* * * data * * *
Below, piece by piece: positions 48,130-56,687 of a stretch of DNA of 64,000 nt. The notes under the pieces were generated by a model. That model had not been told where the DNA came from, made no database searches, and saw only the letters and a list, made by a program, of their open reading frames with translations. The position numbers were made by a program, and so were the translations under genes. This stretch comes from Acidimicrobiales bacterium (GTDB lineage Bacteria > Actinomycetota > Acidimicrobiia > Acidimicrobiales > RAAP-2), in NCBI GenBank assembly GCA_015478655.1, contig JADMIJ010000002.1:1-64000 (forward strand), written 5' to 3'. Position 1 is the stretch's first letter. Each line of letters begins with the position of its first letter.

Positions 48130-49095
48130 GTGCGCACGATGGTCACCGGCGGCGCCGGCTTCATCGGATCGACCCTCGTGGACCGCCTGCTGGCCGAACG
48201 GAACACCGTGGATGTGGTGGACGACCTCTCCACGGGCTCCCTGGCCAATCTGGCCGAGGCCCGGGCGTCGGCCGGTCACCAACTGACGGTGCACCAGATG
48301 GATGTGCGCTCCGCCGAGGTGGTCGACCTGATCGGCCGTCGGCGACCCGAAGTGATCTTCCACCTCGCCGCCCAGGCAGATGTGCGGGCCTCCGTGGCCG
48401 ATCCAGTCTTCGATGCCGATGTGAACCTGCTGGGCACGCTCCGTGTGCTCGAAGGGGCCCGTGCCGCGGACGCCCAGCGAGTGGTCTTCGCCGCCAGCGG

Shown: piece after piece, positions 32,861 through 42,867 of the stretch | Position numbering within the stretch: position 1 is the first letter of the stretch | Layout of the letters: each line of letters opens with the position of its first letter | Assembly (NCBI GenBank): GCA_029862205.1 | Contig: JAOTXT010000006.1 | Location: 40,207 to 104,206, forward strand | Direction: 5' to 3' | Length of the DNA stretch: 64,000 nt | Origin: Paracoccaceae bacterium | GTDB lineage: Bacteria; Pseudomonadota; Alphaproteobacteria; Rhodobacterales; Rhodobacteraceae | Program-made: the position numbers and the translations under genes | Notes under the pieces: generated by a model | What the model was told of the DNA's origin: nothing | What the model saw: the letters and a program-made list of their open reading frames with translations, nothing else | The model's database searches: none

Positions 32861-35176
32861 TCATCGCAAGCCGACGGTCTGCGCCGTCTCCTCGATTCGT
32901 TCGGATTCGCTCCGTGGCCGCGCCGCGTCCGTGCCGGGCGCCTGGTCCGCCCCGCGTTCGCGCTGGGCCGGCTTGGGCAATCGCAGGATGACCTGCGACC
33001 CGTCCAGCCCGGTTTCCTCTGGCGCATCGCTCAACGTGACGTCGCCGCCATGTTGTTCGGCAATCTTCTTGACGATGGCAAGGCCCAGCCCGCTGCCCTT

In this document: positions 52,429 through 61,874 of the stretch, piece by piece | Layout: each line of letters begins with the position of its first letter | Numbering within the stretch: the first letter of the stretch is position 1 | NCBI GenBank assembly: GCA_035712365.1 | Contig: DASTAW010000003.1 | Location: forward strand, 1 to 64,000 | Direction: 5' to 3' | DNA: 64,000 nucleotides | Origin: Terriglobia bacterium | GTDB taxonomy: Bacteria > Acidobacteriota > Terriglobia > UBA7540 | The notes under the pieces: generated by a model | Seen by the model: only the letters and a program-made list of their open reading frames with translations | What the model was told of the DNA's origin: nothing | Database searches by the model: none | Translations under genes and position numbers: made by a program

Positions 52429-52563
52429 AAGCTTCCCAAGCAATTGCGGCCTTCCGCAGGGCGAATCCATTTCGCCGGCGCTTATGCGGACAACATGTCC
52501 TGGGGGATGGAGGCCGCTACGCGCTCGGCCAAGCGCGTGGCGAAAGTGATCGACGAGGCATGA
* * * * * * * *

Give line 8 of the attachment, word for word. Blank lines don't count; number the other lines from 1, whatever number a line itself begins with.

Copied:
Positions 32861-35176